Day 12 Cave Diver Course

Day 12 Cave Diver Course

Written by Robin Cuesta

Owner of Sulawesi Dive Trek. IANTD / TDI Full Cave Instructor. Indonesian Cave Explorer. Triton CCR Instructor.

23 May, 2022

Day 12 Cave Diver Course

Location: Buton Tengah, Muna island.
Cave: Goa Meja
Dive time:  154 minutes
Cumulated Dive time:  1689 minutes

Circuit, Traverse and Survival.

Last day but not least. After 11 days of hard training, here come the last day.
As said before, navigation and survivals are the highlights of a Full Cave Course and indeed are the two last topics we talked about in my course.

Today was about some very specific kind of complex dives: traverses and circuits.
Let me explain you briefly.

A traverse is a dive where you enter a cave system from an entry A and exit in another location B. This obviously requires proper planning and special attention paid on cave condition and gas management.
In a nutshell you start your first dive from A following your rule of third (or a more conservative one) and progressing in the underwater cave system towards B. If you exit in B before reaching your first 1/3 then you’re done, the traverse is complete. If not, you will need further dive to complete the traverse. Reaching your 1/3rd you will drop some kind of non-directional marker on the line and turn around back to A.
It is now time for the second dive: this time starting from B. You dive as usual, following you third towards A. If before reaching your 1/3rd you find the marker you dropped on the previous dive, bingo: you can continue forward and exit in A. If not, then this dive won’t be doable on simple Sidemount tanks and you will need to add one or more stages to complete it. Once the traverse is completed, other dives may be required to clean up the different markers, reels and spools you may have left during your traverse journey.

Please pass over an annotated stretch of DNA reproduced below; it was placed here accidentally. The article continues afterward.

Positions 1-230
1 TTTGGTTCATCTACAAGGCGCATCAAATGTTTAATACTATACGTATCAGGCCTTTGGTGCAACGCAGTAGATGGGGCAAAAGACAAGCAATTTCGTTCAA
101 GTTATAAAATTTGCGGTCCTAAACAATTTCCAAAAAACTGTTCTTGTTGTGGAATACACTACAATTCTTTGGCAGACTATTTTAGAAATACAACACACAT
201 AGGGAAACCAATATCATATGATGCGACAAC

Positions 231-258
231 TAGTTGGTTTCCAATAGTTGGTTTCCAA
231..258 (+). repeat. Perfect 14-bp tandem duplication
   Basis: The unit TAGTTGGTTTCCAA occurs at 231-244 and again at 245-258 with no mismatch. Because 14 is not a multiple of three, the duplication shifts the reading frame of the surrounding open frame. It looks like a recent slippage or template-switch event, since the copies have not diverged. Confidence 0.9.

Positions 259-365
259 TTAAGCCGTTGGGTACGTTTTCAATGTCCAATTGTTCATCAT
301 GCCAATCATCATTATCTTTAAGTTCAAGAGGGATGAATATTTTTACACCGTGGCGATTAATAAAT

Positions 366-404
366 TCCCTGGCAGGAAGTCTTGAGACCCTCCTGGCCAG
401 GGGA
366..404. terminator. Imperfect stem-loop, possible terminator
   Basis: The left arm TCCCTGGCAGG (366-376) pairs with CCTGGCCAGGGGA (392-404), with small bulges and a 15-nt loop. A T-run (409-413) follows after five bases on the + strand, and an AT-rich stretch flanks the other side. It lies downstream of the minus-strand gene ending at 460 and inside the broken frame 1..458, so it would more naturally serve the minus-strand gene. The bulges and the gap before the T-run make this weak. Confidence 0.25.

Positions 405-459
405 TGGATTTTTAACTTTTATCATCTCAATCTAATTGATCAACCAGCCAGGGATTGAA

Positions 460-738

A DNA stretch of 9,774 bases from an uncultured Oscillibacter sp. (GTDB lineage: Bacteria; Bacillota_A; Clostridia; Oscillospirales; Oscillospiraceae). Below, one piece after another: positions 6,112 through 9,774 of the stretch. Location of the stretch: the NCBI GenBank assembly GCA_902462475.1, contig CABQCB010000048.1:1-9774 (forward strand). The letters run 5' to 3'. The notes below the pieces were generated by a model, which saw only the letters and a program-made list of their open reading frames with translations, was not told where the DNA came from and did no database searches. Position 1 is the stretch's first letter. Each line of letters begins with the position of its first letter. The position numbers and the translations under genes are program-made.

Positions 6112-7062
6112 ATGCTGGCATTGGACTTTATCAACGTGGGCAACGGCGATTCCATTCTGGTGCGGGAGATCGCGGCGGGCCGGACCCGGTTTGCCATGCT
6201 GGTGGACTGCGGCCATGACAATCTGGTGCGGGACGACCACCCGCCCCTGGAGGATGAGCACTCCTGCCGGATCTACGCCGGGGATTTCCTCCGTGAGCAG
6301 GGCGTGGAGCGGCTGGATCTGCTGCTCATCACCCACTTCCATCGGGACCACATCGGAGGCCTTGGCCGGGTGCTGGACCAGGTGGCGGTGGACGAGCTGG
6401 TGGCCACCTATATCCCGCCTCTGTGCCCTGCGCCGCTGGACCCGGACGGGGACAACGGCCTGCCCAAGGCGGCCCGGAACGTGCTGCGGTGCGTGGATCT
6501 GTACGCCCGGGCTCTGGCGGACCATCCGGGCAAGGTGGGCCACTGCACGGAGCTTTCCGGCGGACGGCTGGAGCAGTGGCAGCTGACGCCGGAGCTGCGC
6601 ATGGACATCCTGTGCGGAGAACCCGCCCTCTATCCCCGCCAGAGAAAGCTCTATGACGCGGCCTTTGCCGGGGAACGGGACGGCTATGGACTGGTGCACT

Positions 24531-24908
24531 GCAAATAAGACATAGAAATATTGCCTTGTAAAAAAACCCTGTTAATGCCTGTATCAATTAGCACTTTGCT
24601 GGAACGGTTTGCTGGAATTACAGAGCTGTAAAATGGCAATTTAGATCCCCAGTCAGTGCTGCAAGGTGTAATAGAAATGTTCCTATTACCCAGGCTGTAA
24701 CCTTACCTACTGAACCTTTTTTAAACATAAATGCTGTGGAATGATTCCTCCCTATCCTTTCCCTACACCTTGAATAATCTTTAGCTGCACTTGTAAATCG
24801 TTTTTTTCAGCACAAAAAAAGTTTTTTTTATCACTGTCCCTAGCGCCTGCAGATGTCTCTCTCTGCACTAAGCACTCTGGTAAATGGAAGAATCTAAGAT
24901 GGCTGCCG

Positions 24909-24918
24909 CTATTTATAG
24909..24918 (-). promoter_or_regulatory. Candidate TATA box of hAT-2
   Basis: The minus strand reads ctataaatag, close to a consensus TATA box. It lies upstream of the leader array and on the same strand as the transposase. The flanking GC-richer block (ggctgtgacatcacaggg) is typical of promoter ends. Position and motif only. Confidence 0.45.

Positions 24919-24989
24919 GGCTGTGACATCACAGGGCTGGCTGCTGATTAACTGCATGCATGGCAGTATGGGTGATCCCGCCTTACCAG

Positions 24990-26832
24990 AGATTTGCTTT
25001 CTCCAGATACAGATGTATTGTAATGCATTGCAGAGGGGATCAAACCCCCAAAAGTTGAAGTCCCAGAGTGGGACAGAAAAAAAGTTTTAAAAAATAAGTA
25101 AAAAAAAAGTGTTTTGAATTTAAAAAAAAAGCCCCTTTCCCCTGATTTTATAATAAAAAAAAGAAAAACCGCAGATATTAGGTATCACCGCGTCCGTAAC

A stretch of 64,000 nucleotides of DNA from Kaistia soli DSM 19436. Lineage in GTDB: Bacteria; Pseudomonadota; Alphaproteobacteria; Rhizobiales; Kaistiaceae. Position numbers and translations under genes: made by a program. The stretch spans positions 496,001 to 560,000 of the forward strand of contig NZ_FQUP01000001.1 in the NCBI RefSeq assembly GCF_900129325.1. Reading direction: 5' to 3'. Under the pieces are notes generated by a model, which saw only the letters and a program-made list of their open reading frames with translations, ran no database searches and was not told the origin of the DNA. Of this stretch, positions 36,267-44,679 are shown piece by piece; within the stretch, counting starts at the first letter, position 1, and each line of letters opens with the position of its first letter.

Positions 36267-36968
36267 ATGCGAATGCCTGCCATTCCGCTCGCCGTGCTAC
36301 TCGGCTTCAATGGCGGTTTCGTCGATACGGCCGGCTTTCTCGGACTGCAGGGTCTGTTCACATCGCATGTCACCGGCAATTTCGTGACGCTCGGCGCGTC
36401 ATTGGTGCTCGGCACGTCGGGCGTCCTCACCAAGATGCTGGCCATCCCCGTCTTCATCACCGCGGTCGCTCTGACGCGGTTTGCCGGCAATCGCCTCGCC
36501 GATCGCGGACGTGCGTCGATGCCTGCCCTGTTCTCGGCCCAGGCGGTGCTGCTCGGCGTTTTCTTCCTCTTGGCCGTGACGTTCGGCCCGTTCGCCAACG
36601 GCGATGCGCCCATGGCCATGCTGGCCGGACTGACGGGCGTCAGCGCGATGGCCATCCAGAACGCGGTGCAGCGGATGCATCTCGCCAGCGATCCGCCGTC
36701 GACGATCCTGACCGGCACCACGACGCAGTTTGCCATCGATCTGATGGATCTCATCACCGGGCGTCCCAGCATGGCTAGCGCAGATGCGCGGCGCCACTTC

Another consideration about this kind of dive could be the current. How to safely complete the dive knowing that one side will be easier than the other? And what about logistics? Once you exit in B, how will you drive back to A? Those and tons of other questions have to be though in advance to safely execute the plan.

The other kind of complex navigation dive is called a circuit.  This time we enter and exit at the same location but using a different route. Basically, you’re not turning around at the end of the line and trace your path back to the entry. Instead of that you’re heading toward the exit using a different route, realizing a circuit.  Consideration regarding gas and marking are basically the same as with the traverse. You execute the first leg of the circuit, drop your cookie when reaching your third, turn around then start the second dive from the other side of the circuit and close it if you find the previously dropped marker before reaching your third. Subsequent dive also may be required for clean-up your gear left behind.

This can sound trivial, but those dives increase drastically the possibility of error and f***ck up. Some traverse or circuit can be very complex and some very famous one in the cave diving world already had claimed many lives. They should be treated carefully and with respect. The course allows you to understand and try it on a small scale, but it does not give you a free pass to realize anything. Further guidance and assistance of more experience diver is always a good thing when thinking about completing that kind of dive.